Despite his meagre salary, Jack managed to get by. He would jot down all of his expenses in a tiny black diary that he carried with him at all times. Determined to prove his parents wrong, Jack worked hard at scoring a promotion.
His efforts paid off when he was promoted to become a supervisor; a rare feat for someone so young.
Within 9 months, I joined the STAR Team to develop new stores across the Northern Region of Malaysia.
That’s when I learnt about setting up a business from scratch, retail operations, recruitment, training, labour law, etc.
At the age of 23, Jack was offered a better career opportunity in KL. He decided to take the plunge but before he could do so, he needed to get his academic qualifications from his family home first.
I found my brother on Friendster and asked for his help to pass it to me. He ‘stupidly’ asked my mum where she kept the certificates.
That was when I received a call from my mum, after 4 years of total disconnection;
“I’ve passed your certificates to your brother and he will pass it to you,” she said calmly over the phone.
I took the opportunity to date her, “Would you like to come out for lunch? Then you can pass it to me.”
It took a few seconds of pauses before she replied “Okay.”
That fateful meet-up with his mum ended 4 years of estrangement from his family. His mum has since come round and even volunteered once to show her support by attending Pink Dot.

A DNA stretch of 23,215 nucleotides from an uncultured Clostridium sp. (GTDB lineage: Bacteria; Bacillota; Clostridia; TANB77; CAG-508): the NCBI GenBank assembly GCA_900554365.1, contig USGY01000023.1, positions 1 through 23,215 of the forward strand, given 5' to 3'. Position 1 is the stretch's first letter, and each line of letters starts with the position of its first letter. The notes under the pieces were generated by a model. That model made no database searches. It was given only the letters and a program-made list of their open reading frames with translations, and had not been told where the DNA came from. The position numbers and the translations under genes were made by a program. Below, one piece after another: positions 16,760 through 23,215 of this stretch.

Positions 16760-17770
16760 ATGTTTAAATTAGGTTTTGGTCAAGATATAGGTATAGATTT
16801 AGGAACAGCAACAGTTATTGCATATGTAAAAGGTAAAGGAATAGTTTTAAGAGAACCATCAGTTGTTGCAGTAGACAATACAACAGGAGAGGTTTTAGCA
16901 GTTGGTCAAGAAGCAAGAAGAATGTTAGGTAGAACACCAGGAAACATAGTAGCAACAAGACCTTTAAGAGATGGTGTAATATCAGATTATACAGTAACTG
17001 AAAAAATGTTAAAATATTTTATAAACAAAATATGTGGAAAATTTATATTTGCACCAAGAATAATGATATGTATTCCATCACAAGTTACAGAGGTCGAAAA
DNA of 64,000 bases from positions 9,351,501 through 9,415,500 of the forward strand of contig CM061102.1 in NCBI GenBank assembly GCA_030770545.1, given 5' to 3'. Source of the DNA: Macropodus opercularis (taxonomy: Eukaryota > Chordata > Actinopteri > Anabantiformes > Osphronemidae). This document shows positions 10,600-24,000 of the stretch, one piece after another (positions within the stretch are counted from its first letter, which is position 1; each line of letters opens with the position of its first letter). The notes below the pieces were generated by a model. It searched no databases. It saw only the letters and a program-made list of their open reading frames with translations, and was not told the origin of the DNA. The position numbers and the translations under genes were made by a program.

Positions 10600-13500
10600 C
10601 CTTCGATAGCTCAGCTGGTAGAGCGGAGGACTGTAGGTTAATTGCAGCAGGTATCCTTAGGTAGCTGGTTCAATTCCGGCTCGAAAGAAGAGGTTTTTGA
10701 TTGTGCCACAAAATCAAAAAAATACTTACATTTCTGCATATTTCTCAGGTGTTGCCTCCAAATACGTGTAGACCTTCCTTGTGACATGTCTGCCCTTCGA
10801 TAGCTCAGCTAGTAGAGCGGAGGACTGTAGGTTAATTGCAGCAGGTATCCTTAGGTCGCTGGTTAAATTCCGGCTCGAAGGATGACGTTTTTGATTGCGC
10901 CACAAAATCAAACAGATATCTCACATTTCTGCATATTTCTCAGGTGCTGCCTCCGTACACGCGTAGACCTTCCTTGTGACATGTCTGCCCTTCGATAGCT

A few years ago, she messaged me on Facebook:
“I bought myself a pink blouse and I want to go to Pink Dot in Singapore. Will you be going? Even if you’re not going, I will be.”
Currently working as a Talent Business Partner in a media conglomerate, his career success is made all the more impressive by the fact that Jack managed to climb his way up the corporate ladder without a college degree.
Of course, there were some rocky times, but I must be one of the lucky ones.
I guess I’ve come to a point in my career, where employers are more interested in qualifying my career achievements and what I can add-value instead.
While his passion lies in the field of ‘Talent Acquisition’, Jack is also an occasional model who has lent his good looks to everything from underwear to supplements!
Happily attached to his partner of almost 4 years, the pair are planning to move in together by 2020.
A man with diverse tastes, Jack enjoys watching just about everything ranging from superhero flicks to documentaries.
I also enjoy biographical movies and one of my all-time favourite is “Prayers for Bobby” – A movie I’ve watched more than 5 times.
An able cook, Jack can whip up all sorts of dishes ranging from an Italian bolognaise to a comforting Adobo from the Philippines.
Find out more about Jack Lim and his inspirational story by checking out the Q&A section below!